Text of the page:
But what really catches the eye is the arched, red-colored element above the tank. This is the leaf spring made from a carbon composite material. This is firmly screwed to the main frame in the middle, so the two halves spring completely independently of each other. The two shock absorbers, adjustable in compression and rebound, as well as tie rods for transmitting the spring forces are attached to the ends.

At the rear, the pull rod is linked to the swing arm via a lever. If the machine springs in, the lever pulls the leaf spring down. The damper is compressed, it is mounted at its lower end directly on the frame.

The concept looks similar at the front, where the front wheel is guided over a large parallelogram fork. Nesbitt got inspiration for their layout from New Zealander John Britten. The difficulty here was to integrate the leaf spring into this construction. The solution from Nesbitt is as simple as it is obvious: in order to achieve a connection between the parallelogram fork and the spring running above the tank, he extended – in simple terms – the lower parallelogram rocker as a pivot lever to under the steering head tube. A tension strut now leads through this directly to the front end of the carbon leaf spring.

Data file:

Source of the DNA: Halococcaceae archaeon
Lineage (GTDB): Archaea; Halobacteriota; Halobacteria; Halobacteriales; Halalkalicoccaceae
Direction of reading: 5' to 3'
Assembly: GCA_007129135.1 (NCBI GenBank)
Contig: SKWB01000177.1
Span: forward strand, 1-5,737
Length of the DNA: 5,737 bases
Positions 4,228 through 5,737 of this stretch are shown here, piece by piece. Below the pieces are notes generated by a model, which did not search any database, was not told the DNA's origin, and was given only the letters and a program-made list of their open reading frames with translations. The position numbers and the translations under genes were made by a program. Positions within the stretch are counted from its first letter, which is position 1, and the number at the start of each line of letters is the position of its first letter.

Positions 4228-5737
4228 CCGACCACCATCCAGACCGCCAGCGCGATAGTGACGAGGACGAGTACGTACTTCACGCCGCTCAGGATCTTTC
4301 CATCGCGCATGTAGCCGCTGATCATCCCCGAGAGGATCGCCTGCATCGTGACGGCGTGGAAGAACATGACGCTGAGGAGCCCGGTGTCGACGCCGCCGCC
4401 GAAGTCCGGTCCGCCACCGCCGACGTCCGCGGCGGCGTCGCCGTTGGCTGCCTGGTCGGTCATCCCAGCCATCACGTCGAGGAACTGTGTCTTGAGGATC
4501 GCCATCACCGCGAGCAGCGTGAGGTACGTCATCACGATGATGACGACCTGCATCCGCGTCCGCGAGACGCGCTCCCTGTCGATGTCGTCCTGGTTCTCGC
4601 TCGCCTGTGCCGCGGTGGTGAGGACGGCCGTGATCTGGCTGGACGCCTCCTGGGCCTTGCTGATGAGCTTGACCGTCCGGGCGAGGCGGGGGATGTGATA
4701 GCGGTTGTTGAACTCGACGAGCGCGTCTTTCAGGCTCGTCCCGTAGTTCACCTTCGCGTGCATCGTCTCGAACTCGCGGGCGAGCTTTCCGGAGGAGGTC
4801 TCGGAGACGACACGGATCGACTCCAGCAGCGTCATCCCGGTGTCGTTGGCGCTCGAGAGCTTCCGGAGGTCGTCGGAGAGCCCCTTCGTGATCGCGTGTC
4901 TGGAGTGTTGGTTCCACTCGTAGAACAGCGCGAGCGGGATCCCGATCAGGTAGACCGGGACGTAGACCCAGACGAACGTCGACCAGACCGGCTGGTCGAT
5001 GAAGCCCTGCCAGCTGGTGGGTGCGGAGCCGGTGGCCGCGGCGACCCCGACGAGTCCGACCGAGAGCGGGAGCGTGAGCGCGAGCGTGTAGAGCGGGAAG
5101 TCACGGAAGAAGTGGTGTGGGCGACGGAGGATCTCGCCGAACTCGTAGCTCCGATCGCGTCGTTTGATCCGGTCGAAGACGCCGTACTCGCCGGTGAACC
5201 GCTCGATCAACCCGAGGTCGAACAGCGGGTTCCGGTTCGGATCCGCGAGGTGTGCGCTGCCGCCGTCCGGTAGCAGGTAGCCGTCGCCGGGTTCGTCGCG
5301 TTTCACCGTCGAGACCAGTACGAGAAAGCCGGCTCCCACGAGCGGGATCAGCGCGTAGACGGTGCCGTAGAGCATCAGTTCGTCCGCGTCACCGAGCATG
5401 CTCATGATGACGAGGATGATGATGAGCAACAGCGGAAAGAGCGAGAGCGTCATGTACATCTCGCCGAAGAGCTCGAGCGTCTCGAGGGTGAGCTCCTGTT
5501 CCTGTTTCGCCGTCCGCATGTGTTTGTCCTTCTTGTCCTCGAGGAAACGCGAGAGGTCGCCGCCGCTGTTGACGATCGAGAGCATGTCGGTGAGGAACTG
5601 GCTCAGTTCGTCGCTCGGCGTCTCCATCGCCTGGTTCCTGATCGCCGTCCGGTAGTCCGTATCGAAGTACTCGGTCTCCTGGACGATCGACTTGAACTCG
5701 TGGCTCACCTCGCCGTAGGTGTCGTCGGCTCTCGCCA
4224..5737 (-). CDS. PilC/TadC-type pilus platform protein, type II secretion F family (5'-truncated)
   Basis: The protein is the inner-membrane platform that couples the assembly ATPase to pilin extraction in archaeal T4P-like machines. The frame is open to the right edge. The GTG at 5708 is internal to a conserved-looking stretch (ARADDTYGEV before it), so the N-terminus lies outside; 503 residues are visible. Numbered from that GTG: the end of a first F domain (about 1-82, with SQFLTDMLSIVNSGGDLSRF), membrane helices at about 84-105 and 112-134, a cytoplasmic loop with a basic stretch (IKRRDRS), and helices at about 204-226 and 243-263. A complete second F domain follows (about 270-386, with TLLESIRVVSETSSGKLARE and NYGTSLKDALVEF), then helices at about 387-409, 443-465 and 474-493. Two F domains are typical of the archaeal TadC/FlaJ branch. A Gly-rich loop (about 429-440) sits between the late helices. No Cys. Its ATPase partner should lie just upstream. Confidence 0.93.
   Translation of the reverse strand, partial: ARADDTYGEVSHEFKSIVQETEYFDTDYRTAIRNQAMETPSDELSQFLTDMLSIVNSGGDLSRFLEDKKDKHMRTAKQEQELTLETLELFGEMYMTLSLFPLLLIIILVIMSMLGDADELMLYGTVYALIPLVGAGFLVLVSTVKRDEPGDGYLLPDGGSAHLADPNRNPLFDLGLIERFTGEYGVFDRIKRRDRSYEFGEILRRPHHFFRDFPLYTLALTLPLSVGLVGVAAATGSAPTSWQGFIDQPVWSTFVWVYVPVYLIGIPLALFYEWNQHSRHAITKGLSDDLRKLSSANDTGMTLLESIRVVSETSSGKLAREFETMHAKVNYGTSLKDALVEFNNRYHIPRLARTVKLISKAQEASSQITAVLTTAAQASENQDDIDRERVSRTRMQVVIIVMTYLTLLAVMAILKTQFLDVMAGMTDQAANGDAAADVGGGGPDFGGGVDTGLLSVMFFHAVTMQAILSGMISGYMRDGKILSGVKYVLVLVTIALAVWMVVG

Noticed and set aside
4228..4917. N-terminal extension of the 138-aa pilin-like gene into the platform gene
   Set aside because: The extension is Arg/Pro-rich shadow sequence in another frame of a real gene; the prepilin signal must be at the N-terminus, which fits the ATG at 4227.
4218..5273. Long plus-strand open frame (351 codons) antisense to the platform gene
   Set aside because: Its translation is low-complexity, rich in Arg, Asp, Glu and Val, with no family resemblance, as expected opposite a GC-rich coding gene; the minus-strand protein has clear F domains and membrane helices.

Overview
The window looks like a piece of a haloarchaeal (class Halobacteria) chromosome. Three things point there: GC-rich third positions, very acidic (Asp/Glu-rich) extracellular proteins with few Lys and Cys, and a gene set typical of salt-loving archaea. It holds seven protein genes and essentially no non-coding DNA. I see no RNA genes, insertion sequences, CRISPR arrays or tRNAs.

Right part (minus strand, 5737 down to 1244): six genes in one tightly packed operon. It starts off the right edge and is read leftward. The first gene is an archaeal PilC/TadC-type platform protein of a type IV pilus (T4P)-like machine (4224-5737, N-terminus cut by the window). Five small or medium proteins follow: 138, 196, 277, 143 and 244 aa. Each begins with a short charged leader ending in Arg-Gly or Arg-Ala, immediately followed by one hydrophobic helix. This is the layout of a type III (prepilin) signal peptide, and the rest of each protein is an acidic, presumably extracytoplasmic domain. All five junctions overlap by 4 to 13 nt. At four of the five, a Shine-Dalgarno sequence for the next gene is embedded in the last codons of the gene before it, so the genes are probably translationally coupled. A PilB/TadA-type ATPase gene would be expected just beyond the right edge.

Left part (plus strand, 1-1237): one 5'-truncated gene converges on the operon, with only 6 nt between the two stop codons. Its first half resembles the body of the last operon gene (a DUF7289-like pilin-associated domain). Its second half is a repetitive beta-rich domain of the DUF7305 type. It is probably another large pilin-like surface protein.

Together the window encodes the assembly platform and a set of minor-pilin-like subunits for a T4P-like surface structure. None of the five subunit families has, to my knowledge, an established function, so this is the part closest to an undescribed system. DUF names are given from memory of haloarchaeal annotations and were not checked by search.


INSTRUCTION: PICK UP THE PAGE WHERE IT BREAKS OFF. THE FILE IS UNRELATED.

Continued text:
This means: If the front wheel moves upwards, it pulls the front end of the leaf spring downwards via the strut. Of course, a separate damper also controls the suspension movement here. The steering geometry can also be varied at the front using an eccentric, while the vehicle height can be varied at the rear using an eccentric on the swing arm bearing. 

It could hardly be better quality

And the advantage? “One suspension system for both wheels, fewer components for less weight at the same time,” explains Nesbitt. The subject of weight is of great importance to him anyway, after all, the fork and swing arm are also made entirely of carbon. It couldn’t be more high-quality, especially since Nesbitt also used established, radially screwed-on four-piston brake calipers from ISR for the brakes. Another example of the exclusivity of the Bienville Legacy V4 are the ultra-light carbon wheels. Here, as with all of the carbon components installed, Nesbitt relied on the expertise of the South Africans at BST. Again, Nesbitt went its own way with the further equipment. These include the two tanks, which hold a total of 15 liters of fuel, or the hand-made wooden handles. And not to forget the lively joint housing of the halogen lamp and information display, which is attached to the handlebar mount with a single, filigree holder.

With the Bienville Legacy V4, J. T. Nesbitt impressively demonstrates how he imagines his own personal Confederate: even more exclusive, simply unique, peppered with even more unusual technical solutions. And the whole thing with twice as many cylinders …